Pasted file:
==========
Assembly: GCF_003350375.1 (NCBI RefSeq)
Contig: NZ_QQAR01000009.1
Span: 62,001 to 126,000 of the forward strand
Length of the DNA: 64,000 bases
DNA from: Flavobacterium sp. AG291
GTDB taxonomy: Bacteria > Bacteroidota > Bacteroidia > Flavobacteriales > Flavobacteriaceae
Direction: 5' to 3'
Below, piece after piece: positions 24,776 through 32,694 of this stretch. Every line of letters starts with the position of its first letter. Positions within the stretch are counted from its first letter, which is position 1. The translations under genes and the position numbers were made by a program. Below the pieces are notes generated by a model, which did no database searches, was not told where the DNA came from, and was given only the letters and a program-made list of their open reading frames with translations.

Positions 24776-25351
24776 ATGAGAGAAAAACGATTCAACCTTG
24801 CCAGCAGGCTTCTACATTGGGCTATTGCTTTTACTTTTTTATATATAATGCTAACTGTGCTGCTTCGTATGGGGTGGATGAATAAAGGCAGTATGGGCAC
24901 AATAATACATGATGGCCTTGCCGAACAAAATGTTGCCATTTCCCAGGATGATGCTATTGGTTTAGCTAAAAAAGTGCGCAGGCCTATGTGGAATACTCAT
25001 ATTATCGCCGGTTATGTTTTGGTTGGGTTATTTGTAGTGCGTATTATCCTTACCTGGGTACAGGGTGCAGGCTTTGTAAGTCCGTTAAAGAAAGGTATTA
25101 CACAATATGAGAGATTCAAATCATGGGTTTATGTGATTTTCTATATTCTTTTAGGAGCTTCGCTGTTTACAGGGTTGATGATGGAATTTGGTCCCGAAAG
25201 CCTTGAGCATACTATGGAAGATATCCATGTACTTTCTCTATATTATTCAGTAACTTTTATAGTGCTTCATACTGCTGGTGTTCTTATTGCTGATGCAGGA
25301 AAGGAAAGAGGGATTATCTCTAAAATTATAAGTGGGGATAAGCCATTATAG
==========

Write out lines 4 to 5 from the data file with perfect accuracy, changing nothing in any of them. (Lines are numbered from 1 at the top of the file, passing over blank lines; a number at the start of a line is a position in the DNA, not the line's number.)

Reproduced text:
Length of the DNA: 64,000 bases
DNA from: Flavobacterium sp. AG291